The ad, in which fair-skinned people wreak soda to a local township, is not the first time countrys lax marketing regulations granted offensive stereotyping

Coca-Cola problem a rare apology and was forced to draw an online advert which was deemed offensive to Mexicos indigenous people by customers, media and advocacy groups in the country.

The ad demoes fair-skinned, attractive, young people swerving up at an indigenous township tolerating endows of sugary fizzy liquors and a Christmas tree for the overawed locals. The busines said its ad, set in the Mixe town of Totontepec in the state of Oaxaca, was meant to convey a word of harmony and rejoice. Instead, it simulated and reinforced stereotypes of indigenous people as culturally and racially subordinate, according to activists, who are interested the company sanctioned by the governments anti-discrimination board.

But this was not the first time Mexicos loosened attitude to advertising regulation and indelicate stereotypes have provoked an online backlash against a multinational company.

Aeromexico, the national airline, had to apologise in 2013 after a throw call invited only fair-skinned performers to apply for a brand-new Tv commercial.

Mexicos population is largely dark-skinned, but few are ever direct in positive capacities on television.

Amid widespread feeling at the flagrantly prejudiced ad, Aeromexico tried to deflect the blamed by moment the paw at the ag busines.

Earlier this year, McDonalds made a huge cultural faux pas when it decided to criticize a popular traditional breakfast food in hope of boosting its own sales.

A Facebook campaign to promote McBurritos claimed tamales a popular steamed savoury maize dish stuffed with spiced meat or cheese which dates back to pre-Hispanic cultures were a act of the past( Tamales son del pasado ).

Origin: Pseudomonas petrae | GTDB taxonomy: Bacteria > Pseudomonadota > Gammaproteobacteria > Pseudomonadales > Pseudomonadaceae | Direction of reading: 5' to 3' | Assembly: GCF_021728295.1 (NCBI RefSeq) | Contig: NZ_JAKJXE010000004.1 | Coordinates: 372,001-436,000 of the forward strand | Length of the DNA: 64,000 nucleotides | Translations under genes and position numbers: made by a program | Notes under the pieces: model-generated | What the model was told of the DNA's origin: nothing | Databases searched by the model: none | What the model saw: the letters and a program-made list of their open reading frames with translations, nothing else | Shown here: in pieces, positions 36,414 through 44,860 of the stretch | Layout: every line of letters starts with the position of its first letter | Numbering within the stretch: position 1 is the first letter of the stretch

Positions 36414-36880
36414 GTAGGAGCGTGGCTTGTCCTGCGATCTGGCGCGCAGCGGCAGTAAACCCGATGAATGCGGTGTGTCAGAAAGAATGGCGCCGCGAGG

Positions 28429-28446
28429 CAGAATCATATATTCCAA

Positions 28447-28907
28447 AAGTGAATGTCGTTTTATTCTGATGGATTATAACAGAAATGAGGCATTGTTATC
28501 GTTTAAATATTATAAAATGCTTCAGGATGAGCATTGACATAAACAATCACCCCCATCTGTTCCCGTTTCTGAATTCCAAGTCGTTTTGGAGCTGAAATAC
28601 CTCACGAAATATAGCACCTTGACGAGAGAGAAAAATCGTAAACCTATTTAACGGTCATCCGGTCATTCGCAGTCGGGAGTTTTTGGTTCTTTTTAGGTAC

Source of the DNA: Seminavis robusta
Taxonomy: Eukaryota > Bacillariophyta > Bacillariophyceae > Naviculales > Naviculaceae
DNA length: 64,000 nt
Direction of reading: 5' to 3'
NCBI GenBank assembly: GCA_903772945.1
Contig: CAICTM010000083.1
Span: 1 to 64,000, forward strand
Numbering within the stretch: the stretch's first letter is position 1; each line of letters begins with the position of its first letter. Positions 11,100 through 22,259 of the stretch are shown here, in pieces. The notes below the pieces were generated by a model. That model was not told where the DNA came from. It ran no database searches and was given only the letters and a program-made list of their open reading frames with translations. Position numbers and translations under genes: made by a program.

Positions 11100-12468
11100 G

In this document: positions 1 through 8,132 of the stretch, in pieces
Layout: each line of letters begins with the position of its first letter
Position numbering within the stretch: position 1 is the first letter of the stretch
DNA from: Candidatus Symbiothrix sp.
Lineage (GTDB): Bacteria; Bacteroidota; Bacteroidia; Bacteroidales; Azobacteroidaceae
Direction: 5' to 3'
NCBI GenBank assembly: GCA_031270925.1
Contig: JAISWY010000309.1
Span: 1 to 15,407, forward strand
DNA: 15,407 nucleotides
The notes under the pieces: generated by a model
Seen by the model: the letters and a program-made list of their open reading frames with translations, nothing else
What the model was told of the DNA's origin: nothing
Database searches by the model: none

The ad generated such a ruckus that it was withdrawn within hours.

Last year, carmaker Renault Mexico was shamed into submission after its YouTube ad for the SUV Koleos was blared as prejudiced, sexist and classist by Spanish-language media.

In the ad, a sophisticated motorist listening to serious music while deposited at a traffic light is ambushed by some street musicians looking for a few peso. Neighbourhood media noted that while such situations are common in Mexican adverts, they are considered minimizing by countries which govern marketing content.

Amid an epidemic of obesity and diabetes, the coming week retreat by Coca-Cola was not the first time its marketing tactics have inspired criticism in Mexico which is the biggest purchaser of sugary fizzy liquors in the world.

The company intent its 149 calories of happy safarus after purchaser groups announced threatened to lodge a formal complaint with regulators alleging deliberate hypocrisy. At the time, Coca-Cola told the Guardian that the timing was fortuitous, as awareness-raising campaigns was due to end regardless.

Not even the government itself isimmune from marketing boo-boos. In October, a video safarus to publicize government reforms was move within 24 hours after its struggle at funny satire predictably backfired.

The video in which the governmental forces complained about the publics disorders – provoked a wave of anti-government sentiments effecting the hashtag #YaCholeConTusQuejas( enough of your disorders) to swiftly trend on Twitter.

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